Les Brandt - Ricardo
Jonathon Trent - Kurt (new)
Terry James - Stunt Coordinator

Posted Image
Edited by Jason47, Feb 5 2014, 12:11 PM.
Offline Profile Quote Post Goto Top
 
BradyB


I always like reading stunt coordinator. Wonder what goes down this week?
Offline Profile Quote Post Goto Top
 
DiMeraFan67
Member Avatar


BradyB
Feb 3 2014, 10:49 PM
I always like reading stunt coordinator. Wonder what goes down this week?
Probably the Daniel/Nicole vs Chyka and Chyka vs Ricardo stuff.

I like Rory so it's cool that he's getting a brother. I would rather develop Bev's family since she could be a potential pairing for JJ or someone else. But they will probably bring her dad in eventually. Wonder what goes on with Rory's brother.
Offline Profile Quote Post Goto Top
 
Jason47
Member Avatar


JASON47 NOW HAS A COPY OF ONE OF THE EARLIEST PIECES OF "DAYS" HISTORY...THE SHOW'S FULL PROPOSAL FROM SEPTEMBER 1964...JUST IN TIME FOR THE 50TH ANNIVERSARY OF ITS WRITING!

This proposal, written in September 1964, is basically a "pre-bible" of the series, and, when pitched to Screen Gems (now Sony) was what helped make Screen Gems executive Jackie Cooper agree to buy the idea and make a pilot, which NBC would then purchase and make a series in 1965.

The proposal also helps finally confirm that the mysterious third creator of "Days", Allan Chase, is the novelist who passed away in 1993. He was my best guess as to who Allan Chase really was, but due to the lack of any conclusive evidence over the years, the proposal's statements about Chase finally confirm him to be the novelist.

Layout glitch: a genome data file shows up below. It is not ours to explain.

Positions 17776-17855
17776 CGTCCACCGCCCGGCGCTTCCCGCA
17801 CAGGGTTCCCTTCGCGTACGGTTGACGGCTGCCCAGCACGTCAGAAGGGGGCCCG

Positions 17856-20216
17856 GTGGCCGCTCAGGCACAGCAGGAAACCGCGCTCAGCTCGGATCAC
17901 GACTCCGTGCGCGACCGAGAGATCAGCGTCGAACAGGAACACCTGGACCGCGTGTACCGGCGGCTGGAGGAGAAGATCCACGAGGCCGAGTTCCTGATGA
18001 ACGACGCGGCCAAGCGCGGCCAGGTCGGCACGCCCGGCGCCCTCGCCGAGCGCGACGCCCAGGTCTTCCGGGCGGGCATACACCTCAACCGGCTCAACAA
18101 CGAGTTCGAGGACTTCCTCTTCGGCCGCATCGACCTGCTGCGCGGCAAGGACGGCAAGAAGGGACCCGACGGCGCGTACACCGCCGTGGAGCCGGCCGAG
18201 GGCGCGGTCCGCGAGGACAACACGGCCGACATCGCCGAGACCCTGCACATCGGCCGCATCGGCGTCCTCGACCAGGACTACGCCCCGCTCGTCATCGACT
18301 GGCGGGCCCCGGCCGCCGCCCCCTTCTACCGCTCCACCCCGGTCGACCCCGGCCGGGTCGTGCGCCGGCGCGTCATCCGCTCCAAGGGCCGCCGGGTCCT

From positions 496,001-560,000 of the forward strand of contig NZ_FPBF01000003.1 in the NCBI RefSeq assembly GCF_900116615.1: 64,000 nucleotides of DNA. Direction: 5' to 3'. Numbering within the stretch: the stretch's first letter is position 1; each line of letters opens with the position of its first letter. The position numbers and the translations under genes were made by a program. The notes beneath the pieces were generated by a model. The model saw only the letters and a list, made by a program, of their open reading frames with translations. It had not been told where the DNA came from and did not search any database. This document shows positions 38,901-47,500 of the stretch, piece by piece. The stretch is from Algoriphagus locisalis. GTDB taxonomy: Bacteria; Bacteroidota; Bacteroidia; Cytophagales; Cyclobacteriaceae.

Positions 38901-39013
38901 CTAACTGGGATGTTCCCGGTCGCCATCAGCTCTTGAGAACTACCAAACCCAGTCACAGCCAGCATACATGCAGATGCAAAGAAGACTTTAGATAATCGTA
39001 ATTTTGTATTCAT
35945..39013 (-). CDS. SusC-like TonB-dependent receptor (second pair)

More info to follow....find out what Tom Horton's original claim to fame was, what Julie's birth name was supposed to be, who Bobby Horton ended up becoming...and lots more!!
Offline Profile Quote Post Goto Top
 
Jason47
Member Avatar


ALLAN CHASE: THE FACTS REVEALED ABOUT THE THIRD "DAYS" CREATOR

In all my years of research, I could never connect a novelist named Allan Chase, who donated his papers to a library in Illinois, to be THE Allan Chase who helped create "Days of Our Lives." Although the library catalogue lists many books and even TV projects worked on by Chase, nothing is mentioned about "Days" in that catalogue. Thanks to a re-filing of a lawsuit filed by the executors of co-creator Irna Phillips after her death, the identity of Chase became even more mysterious, when the lawsuit stated his whereabouts were no longer known as of 1976. But, now, after all these years, the 1964 "Days" proposal mentions that Chase was the novelist I had thought him to be (but could never prove).

Allan Chase led quite an interesting life. He was born in New York City on April 19, 1913. He began his career as a newspaper reporter in the early 1930's. In the 1940's, he started writing novels. Several of the books he wrote, including "Falange: The Axis Secret Army in the Americas" and "The Five Arrows", made U.S. authorities think he was a Communist, and he was brought in for official questioning on the matter on July 2, 1953, appearing before Joseph McCarthy, the famous senator who tried to out many people in the entertainment industry and elsewhere as being Communists.